In assessing a chest X-ray, there’s a lot to consider, and a lot to remember to look for. This is where mnemonics become extremely useful. To evaluate the quality of an image, you can use the mnemonic R.I.P., which stands for rotation, inspiration, and penetration.


To assess whether the patient is rotated, first direct your attention towards the medial aspects of the clavicles and compare the positions of the left and right medial clavicular joints to the spinous processes in the more central aspect of the image. If the patient was positioned straight-on and not significantly rotated, the distances between the medial margins of the left and right clavicles and the central spinous process should appear to be approximately equal.

If a patient is rotated more to the right, the distance between the medial margin of the right clavicle and the spinous process will be greater than the distance between the medial margin of the left clavicle and the spinous process. If a patient is rotated more to the left, the distance between the left clavicle and the spinous process will be greater.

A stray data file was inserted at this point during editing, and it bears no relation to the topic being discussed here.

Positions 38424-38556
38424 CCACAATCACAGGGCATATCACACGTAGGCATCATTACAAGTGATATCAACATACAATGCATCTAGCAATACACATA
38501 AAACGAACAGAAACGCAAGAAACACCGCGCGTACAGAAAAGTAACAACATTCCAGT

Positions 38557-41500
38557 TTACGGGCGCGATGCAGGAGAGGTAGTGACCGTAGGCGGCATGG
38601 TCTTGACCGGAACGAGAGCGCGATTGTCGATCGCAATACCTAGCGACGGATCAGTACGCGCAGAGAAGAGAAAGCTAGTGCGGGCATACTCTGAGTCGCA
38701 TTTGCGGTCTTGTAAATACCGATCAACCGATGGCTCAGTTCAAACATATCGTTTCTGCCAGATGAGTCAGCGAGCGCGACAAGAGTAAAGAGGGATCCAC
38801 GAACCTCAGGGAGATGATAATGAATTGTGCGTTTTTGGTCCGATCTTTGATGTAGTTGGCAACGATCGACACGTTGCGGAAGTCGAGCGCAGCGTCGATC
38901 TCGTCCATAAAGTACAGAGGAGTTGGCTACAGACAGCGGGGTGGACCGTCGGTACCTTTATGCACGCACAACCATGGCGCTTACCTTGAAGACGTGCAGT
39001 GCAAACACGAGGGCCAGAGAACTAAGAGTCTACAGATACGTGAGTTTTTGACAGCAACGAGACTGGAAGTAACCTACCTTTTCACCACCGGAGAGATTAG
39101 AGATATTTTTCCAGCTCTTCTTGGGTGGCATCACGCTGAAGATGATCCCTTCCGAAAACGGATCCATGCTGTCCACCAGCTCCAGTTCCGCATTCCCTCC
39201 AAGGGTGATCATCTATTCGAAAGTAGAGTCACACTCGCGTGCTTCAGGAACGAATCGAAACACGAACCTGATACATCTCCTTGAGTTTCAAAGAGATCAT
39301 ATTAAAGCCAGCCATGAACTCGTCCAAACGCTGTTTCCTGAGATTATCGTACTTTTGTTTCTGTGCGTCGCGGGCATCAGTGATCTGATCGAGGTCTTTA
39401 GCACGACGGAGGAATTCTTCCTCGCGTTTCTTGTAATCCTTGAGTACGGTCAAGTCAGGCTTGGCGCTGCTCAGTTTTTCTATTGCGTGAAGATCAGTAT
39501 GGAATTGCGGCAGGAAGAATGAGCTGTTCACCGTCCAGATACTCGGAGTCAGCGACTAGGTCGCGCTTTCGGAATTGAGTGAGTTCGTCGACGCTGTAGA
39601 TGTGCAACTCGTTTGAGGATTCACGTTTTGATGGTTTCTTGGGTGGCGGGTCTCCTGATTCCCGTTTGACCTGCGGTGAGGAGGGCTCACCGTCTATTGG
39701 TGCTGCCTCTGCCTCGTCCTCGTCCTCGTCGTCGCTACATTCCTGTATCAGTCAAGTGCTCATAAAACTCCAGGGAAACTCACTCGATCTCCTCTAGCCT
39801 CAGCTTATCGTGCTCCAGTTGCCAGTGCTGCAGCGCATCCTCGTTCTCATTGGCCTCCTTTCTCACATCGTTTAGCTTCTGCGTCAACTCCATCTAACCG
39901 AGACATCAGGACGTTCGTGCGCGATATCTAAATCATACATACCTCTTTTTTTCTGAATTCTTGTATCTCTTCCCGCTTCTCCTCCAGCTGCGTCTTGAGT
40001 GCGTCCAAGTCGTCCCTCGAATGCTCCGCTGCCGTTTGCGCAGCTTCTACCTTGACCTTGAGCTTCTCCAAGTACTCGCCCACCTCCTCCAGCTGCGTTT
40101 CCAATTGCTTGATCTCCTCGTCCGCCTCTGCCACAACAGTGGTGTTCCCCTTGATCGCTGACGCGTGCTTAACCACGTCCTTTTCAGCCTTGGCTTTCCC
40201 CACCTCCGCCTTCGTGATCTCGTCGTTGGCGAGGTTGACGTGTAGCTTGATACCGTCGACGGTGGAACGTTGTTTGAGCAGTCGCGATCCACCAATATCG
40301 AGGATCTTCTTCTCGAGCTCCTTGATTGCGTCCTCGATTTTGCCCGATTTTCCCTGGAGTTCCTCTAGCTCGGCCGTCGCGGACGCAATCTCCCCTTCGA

Clavicle and clavicular joint X-rays (Anterior view)


In a good diagnostic study, the image will have been taken when the patient is maximally inspiring (i.e. the lungs are at their fullest). This can be evaluated by counting the posterior ribs visible in the lung fields. If the patient exhibited good inspiratory effort (i.e. he or she was willing and able to take a nice deep breath and hold it for the image), you should be able to count approximately 10 ribs before you get to the diaphragm marking the lower border of the thoracic cavity.


Penetration describes the extent to which X-rays pass through the body, allowing for the creation of an image with clearly discernible features. In an X-ray with good penetration, the vertebrae behind the heart are barely visible, and the diaphragm can be traced up until reaching the edge of the spine.

Step 3: Following a systematic approach